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Poetry Reading At Walthew House

11 Sep
Here's how I could have reacted

Here’s how I could have reacted

I promised to tell you about the poetry reading I gave.  It was an interesting experience.  I learned how to ignore people, and that’s always good; I’ll try doing it to the Hub.

There is a place called Walthew House here in Stockport,  It supports people with sight and hearing problems.  They asked me to do a reading at one of their lunch groups.  After some discussion over the phone with Ben, the group organiser, we decided to go with my Apartheid collection.  I spent an evening preparing for the reading and a month worrying about it.

I shouldn’t have.  The group was lovely: warm, friendly, inquiring.

It was the Others…

The lunch group sat at the front of the hall; the Others sat at the back.  And talked.  And talked and talked and talked.  They talked over light poems, dark poems, black and white poems, poems about witchdoctors’ penises and poems about death, murder, bombs and violence (a lot of those).

Fortunately, I had a microphone.  Unfortunately, I also had a folder and needed to turn pages regularly.  Ben had provided a table but I like to stand when I read, to project.  After some serious folder wobbles I had to put it on the table and look down at what I was reading.  Looking down while reading aloud is a dreadful way to perform, but I figured the one bunch couldn’t see me and the Others didn’t care to.  I tuned the Others out and earned my free lunch over the fifty minutes I wittered on about me and my life and the male genitalia I have met.

Here's how I did react

Here’s how I did react

I invited questions and there were quite a few from the lunch group.  We talked more over lunch.  The Others did not eat.  I think they may have been the people who brought the lunch group to Walthew House.  Their attitude appeared to be, if poetry be the food of driving, talk on.

Despite my complaints, I enjoyed the experience. The group was warm and welcoming and the microphone was on full volume.  I’m going back in October.

Now I have to prepare for Saturday: I’m running two poetry workshops at my church Fun Day.  No microphones; no lunch; and an open gazebo.  I must be mad.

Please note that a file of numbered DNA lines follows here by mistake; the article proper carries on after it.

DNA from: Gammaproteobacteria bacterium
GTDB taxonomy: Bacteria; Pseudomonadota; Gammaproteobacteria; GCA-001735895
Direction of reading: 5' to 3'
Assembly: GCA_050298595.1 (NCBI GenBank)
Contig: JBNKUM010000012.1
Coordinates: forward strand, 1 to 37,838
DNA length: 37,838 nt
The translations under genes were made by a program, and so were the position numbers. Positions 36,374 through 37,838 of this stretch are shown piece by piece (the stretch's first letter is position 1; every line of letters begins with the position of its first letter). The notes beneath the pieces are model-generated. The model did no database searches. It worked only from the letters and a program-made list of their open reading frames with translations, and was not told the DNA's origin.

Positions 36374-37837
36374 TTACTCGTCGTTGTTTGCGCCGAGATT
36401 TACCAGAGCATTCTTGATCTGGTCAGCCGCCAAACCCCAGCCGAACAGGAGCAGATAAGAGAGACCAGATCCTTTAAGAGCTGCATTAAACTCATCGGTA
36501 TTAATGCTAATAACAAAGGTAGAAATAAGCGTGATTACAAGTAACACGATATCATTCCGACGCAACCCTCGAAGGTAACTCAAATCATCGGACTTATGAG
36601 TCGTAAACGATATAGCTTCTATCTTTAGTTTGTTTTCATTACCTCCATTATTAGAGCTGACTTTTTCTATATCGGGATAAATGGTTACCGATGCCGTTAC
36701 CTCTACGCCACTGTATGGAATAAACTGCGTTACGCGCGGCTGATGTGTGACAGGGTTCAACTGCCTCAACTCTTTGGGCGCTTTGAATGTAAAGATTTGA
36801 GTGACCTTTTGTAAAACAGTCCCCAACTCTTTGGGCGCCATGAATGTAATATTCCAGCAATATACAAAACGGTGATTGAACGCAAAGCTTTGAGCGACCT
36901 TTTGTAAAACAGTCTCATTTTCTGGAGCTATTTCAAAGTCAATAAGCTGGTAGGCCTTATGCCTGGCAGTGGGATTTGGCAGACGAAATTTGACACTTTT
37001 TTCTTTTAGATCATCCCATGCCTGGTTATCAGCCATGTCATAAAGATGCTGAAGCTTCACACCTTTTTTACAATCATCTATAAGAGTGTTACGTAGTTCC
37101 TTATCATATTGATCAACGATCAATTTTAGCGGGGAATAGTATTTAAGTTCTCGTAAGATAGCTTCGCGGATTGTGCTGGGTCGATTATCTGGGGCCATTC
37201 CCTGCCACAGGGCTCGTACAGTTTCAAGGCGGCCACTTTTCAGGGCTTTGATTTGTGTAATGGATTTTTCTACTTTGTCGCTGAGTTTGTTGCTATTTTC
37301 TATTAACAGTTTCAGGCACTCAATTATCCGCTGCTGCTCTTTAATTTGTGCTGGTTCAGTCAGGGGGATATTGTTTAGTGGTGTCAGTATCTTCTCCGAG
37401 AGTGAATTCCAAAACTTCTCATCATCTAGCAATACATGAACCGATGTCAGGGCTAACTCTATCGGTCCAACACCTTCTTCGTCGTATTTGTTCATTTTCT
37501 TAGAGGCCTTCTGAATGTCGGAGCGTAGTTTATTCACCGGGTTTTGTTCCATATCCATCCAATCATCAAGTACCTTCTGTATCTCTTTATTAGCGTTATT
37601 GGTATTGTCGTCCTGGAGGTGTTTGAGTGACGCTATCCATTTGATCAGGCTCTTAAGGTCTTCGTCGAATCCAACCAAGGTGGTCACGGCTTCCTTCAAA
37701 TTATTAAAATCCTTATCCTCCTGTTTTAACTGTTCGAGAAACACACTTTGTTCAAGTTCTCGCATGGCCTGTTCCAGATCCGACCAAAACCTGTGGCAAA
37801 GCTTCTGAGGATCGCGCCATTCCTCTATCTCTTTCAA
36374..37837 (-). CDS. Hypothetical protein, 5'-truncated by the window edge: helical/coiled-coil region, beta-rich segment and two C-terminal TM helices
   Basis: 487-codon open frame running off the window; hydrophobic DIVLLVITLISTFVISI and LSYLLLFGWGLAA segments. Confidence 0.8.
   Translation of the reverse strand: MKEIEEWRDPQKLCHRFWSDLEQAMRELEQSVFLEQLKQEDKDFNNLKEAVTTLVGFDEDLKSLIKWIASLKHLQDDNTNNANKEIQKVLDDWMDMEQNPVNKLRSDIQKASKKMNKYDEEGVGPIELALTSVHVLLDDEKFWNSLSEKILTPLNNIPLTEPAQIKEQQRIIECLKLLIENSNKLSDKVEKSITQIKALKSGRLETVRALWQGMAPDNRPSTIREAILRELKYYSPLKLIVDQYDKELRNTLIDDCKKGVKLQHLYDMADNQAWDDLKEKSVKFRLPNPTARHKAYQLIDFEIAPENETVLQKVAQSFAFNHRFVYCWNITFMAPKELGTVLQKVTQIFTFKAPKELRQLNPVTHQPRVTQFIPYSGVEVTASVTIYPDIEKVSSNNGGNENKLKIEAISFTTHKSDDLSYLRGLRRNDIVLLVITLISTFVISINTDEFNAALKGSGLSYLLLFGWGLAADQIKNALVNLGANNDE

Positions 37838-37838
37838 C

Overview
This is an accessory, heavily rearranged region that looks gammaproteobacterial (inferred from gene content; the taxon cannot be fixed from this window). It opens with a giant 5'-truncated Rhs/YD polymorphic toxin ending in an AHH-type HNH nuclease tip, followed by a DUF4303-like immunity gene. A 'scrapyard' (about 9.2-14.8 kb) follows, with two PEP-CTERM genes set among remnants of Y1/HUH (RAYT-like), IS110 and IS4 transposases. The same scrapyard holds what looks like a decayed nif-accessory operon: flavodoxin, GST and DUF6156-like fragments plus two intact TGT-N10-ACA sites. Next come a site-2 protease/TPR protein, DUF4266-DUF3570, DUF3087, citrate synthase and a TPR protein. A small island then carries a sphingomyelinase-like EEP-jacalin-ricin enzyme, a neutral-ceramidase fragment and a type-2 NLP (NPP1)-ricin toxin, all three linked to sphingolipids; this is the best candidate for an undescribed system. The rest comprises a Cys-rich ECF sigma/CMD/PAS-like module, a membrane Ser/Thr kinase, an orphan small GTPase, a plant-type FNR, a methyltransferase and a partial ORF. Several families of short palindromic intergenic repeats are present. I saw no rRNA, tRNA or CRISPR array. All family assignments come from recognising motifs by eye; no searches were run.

Here's how my audience reacted

Here’s how my audience reacted

Joke 902

11 Sep

Today’s subject matter was inspired by Laurie, who posted about New York on her blog.

Improv Everywhere No Pants Subway Ride 2012-Ne...

Improv Everywhere No Pants Subway Ride 2012-New York City-Times Square to the N Train (Photo credit: FreeVerse Photography)

A minister dies and, resplendent in his clerical collar and colorful robes, waits in line at the Pearly Gates. Just ahead of him is a guy dressed in sunglasses, a loud shirt, leather jacket, and jeans. 

Saint Peter addresses this guy, “Who are you, so that I may know whether or not to admit you to the Kingdom of Heaven?” 

The guy replies, “I’m Joe Green, taxi-driver, of Noo Yawk City.” 

Saint Peter consults his list, smiles and says to the taxi-driver, “Take this silken robe and golden staff, and enter into the Kingdom.” 

So the taxi-driver enters Heaven with his robe and staff, and the minister is next in line. Without being asked, he proclaims, “I am Michael O’Connor, head pastor of Saint Mary’s for the last forty-three years.” 

Saint Peter consults his list and says, “Take this cotton robe and wooden staff and enter the Kingdom of Heaven.” 

“Just a minute,” says the preacher, “that man was a taxi-driver, and you issued him a silken robe and golden staff. But I get wood and cotton. How can this be?” 

“Up here, we go by results,” says Saint Peter. “While you preached, people slept — while he drove, people prayed.”

*

From ahajokes

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